Yes. Always. Or, better yet use placeholders (which are available in both PDO and mysqli) see best way to stop SQL injection in PHP.
The reason to always use some form of escaping (even the outdated and cumbersome
mysql_real_escape_string) is to be consistent. Saving the few cycles because "it isn't needed here" (and it "isn't needed here" because
sha1 returns a string of hex characters) is irrelevant if it -- due to lack of consistency -- leads to bugs and/or compromises later.
Bugs/compromises can be introduced by a lack of consistency and forgetting to "escape" a different field later or it may be due to a small code range where the new requirements to "escape" was overlooked. (Imagine if a future version saves a binary or base-64 SHA1 signature.) Both of these trivial vectors can be eliminated through better practices.
The user enters data. The database stores the data. The point of "escaping" the data (or, better yet, use placeholders/parameterized queries) is making sure the data makes it into the database correctly and safely. If the data needs to be treated specially, then handle this at the data level -- the actual operation of dealing with the SQL should be simple, consistent, and reliable. (Note that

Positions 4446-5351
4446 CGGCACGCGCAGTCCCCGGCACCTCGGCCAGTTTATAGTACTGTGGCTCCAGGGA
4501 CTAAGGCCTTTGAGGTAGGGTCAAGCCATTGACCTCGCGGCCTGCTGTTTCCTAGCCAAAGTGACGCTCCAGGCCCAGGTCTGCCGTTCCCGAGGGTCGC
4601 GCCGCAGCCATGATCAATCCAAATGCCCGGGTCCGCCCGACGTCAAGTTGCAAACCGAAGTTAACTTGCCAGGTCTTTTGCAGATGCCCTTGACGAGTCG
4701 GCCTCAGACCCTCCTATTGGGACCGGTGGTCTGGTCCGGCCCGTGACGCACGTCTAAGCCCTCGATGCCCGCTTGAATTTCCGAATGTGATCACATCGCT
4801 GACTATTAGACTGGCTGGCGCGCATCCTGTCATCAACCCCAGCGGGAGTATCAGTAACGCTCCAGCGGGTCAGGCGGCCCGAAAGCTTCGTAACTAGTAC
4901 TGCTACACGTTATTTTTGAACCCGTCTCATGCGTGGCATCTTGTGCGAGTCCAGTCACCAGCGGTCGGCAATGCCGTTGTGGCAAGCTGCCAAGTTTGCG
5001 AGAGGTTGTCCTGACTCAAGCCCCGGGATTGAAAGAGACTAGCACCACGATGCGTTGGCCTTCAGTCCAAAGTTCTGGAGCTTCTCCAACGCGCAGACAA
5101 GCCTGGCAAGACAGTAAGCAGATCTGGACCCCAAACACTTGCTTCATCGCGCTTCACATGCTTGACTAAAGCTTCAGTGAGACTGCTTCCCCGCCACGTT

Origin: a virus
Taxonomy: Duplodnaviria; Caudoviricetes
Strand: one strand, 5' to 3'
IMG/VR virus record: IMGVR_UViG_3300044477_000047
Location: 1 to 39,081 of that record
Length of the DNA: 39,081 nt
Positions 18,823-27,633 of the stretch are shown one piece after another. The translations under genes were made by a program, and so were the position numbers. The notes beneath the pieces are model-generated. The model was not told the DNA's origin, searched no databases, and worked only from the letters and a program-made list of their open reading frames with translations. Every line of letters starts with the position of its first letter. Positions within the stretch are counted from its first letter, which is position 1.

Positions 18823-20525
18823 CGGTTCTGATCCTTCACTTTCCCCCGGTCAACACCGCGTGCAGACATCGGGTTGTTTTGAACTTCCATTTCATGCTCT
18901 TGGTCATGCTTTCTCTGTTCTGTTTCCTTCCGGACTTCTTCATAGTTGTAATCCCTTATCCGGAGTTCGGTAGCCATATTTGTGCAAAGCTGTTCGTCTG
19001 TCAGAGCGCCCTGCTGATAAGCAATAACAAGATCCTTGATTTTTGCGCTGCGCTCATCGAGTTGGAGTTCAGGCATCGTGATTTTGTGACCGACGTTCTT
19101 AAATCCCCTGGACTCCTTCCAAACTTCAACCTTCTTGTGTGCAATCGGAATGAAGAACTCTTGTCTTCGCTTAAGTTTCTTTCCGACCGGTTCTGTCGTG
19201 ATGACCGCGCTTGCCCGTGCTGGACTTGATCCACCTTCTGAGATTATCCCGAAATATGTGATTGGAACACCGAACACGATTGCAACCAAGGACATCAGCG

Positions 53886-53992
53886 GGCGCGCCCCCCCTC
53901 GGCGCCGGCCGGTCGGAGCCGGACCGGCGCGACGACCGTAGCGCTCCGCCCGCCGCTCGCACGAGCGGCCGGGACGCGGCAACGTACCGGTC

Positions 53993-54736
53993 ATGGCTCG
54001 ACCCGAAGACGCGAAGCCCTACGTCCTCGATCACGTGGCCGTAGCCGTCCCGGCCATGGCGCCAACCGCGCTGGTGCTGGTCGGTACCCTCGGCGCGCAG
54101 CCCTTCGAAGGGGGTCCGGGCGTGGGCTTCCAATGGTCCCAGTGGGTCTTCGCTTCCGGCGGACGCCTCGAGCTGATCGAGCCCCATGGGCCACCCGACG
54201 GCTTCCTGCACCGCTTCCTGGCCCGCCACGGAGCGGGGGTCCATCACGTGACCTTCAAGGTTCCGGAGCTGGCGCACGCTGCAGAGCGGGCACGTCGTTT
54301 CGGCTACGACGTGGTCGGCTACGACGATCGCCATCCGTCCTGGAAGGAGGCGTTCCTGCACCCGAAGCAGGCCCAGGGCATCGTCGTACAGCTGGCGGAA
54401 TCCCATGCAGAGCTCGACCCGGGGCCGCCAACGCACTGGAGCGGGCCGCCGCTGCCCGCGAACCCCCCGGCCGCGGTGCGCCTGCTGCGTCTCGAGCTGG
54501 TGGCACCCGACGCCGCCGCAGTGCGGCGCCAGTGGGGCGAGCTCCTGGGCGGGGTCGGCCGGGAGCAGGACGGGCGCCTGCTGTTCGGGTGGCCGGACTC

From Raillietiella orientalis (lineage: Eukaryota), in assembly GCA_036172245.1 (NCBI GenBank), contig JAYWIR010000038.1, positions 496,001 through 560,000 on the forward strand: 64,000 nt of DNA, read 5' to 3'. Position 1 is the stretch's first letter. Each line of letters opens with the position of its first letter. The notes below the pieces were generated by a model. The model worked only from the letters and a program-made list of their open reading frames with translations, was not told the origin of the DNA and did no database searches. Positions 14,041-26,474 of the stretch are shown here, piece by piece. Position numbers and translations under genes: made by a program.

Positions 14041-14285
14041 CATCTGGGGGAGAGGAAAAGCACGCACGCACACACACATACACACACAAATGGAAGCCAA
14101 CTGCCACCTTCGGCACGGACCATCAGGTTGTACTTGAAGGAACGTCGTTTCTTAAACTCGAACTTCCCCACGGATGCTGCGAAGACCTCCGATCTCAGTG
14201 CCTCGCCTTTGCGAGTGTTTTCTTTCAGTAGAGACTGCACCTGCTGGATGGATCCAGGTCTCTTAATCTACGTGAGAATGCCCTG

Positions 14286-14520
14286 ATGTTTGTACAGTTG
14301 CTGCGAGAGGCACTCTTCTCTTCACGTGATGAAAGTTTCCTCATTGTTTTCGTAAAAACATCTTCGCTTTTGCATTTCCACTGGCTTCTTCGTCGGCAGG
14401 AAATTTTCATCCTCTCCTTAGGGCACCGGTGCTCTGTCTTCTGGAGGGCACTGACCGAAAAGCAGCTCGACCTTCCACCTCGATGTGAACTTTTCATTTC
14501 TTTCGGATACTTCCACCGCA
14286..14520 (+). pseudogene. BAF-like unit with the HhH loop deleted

mysql_real_escape_string doesn't change the data seen by the database, rather it ensures that the data is the real data -- that which was passed to the
mysql_real_escape_string function -- after the database parses the SQL command.)
It is quite sad, but the entire point of needing to "escape" still exists because of the incorrect concatenation of data into SQL strings. This "problem" has been solved for many, many years with the use of placeholders which allows the SQL command and the data to be kept isolated. Prepared statements may also be more efficient, depending upon other factors. And, quite honestly, I can't see how people can stand to look at/write the mess created with string manipulation (even without all the added "escaping" code) of SQL commands in general.